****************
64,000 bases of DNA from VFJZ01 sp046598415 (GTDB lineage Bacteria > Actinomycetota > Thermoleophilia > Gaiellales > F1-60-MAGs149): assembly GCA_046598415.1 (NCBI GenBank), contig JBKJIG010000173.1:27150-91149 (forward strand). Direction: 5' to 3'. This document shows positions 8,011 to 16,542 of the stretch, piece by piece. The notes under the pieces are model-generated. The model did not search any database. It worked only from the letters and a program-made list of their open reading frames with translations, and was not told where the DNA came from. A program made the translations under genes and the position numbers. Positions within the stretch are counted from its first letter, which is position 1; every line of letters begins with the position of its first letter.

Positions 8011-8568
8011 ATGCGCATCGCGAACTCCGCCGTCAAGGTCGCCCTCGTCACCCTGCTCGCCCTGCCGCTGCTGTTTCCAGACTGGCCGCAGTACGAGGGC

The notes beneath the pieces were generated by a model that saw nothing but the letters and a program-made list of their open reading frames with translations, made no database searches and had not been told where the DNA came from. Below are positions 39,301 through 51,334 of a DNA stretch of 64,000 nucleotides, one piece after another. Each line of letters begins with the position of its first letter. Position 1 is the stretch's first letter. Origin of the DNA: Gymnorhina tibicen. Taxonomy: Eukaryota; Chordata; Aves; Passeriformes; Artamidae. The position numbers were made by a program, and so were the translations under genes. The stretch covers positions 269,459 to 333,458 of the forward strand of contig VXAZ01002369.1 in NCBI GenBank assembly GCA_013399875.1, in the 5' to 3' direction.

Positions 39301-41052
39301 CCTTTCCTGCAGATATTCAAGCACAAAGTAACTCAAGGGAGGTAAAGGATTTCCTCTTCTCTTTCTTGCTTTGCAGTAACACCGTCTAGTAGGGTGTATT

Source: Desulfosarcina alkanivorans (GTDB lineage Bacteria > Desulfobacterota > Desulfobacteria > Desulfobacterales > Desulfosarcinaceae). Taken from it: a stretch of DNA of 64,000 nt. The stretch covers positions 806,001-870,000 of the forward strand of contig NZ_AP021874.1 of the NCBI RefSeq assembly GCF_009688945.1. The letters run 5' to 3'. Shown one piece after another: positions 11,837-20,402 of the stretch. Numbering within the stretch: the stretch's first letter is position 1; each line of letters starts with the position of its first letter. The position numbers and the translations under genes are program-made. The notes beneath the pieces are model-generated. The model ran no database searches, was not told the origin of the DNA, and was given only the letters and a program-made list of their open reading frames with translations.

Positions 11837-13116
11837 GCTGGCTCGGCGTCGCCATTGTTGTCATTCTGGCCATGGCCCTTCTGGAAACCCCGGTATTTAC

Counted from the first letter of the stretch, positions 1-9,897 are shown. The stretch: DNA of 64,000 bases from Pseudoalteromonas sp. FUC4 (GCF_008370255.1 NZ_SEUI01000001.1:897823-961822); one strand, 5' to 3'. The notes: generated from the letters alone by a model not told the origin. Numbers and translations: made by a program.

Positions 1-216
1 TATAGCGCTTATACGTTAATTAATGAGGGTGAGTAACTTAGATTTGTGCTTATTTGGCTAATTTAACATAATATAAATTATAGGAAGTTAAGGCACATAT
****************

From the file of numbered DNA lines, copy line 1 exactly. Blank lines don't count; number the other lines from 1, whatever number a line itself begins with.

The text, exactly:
64,000 bases of DNA from VFJZ01 sp046598415 (GTDB lineage Bacteria > Actinomycetota > Thermoleophilia > Gaiellales > F1-60-MAGs149): assembly GCA_046598415.1 (NCBI GenBank), contig JBKJIG010000173.1:27150-91149 (forward strand). Direction: 5' to 3'. This document shows positions 8,011 to 16,542 of the stretch, piece by piece. The notes under the pieces are model-generated. The model did not search any database. It worked only from the letters and a program-made list of their open reading frames with translations, and was not told where the DNA came from. A program made the translations under genes and the position numbers. Positions within the stretch are counted from its first letter, which is position 1; every line of letters begins with the position of its first letter.